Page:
I wondered why I was continuing to read Stef Penney’s The Invisible Ones, I realized it wasn’t the mystery that fascinated me. And, it wasn’t the characters because there really wasn’t a loveable one in the book. Instead, it was the story of “the invisible ones,” Gypsies in England.
When Ray Lovell woke up in a hospital after running off the road and into a tree, he had no memory of any of it. He had some paralysis, and he couldn’t talk at first. What led the private investigator to that point?
Ray Lovell was half-Gypsy, so Leon Wood, a Gypsy, picked him to look for his daughter. He hadn’t seen his daughter, Rose, in seven years, and he wanted Ray to find her. The last time anyone in her family saw her was at her wedding to Ivo Janko, another Gypsy. Ivo and her father-in-law both said she ran off with a non-Gypsy, but Rose’s father suspected murder.
Perhaps Ray was initially drawn into the case because he never felt as if he was a Gypsy. His father had been rejected by his family when he married, learned to read, and became a postman. Ray grew up in a house, so the Gypsy life of travelers was not one he knew well. The investigation sucked him in, and he was fascinated by the secrets in the Janko family.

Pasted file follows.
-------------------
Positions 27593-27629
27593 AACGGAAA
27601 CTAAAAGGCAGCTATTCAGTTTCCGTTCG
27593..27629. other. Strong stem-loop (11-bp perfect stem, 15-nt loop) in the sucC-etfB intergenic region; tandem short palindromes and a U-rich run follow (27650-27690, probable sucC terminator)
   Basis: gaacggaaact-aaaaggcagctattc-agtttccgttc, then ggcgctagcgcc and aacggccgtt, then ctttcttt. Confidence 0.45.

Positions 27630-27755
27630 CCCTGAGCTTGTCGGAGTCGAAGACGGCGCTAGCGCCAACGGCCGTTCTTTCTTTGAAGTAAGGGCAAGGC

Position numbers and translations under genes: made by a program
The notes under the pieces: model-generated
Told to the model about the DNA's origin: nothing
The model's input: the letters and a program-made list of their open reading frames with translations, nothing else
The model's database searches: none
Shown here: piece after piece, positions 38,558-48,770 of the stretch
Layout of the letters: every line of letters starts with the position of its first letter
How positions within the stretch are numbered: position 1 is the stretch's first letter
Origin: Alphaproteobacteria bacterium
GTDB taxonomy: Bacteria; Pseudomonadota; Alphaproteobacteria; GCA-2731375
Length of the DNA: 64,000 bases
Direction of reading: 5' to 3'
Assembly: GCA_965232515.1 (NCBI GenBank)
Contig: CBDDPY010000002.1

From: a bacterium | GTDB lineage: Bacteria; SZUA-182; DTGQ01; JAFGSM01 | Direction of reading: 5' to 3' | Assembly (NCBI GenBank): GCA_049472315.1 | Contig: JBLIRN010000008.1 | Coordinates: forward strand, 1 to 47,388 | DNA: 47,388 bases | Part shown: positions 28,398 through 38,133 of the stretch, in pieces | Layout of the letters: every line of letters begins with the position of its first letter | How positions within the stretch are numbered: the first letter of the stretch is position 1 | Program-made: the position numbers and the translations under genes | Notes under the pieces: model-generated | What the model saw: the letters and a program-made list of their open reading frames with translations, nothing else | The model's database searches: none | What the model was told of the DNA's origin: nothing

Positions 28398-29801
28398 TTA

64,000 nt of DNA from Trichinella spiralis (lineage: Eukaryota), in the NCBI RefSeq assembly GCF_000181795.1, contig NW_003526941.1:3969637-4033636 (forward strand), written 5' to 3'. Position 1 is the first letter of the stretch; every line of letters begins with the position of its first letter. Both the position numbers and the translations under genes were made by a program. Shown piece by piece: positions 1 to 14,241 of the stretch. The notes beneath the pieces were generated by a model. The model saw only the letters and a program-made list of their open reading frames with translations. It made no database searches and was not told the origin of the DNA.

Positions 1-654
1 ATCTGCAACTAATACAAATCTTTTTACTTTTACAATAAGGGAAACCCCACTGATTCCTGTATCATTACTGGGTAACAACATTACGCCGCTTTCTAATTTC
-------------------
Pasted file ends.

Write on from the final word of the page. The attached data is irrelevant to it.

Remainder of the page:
But, J.J. Smith, a fourteen-year-old, knew nothing other than the Traveler life. He was part of the Janko family, a small family with five trailers on a site. Many of the men in the family suffered from a hereditary disease, making J.J. the only healthy young one. The role as a healthy young man, helping to care for a great-uncle in a wheelchair and a cousin with the family disease left him oddly responsible at times, but immature when it came to relationships with other teens.
Penney alternates narrators in The Invisible Ones. Ray’s viewpoint tells of his investigation into the the secrets of the Janko family, who don’t want him looking for the missing Rose. J.J.’s story is the inside look at a Gypsy family, but, as a teen, J.J. doesn’t really understand the interplay between the adults in his life.
The Invisible Ones unfolds slowly as Ray looks for answers that no one wants to share. And, in fact, most of the Janko family members really have no clue as to the answers. Ray Lovell continues on in a case that never seems to end, although tragedy leads to a conclusion that satisfies him.
Penney’s novel is intriguing and dark. It’s really the story of two men changing and growing into their lives. It’s more literary, more descriptive than the mysteries I usually read and enjoy. There is hope for both narrators by the end of The Invisible Ones, but there is hope for them, despite the Gypsy lifestyle, not because of it. Even so, it’s that lifestyle, still part of the English and Irish cultures, that made this story compelling to me.
Stef Penney’s website is http://www.stefpenney.com/.
The Invisible Ones by Stef Penney. Penguin Group (USA), ©2012. ISBN 9780399157714 (hardcover), 401p.
FTC Full Disclosure – The publisher sent me a copy of the book, hoping I would review it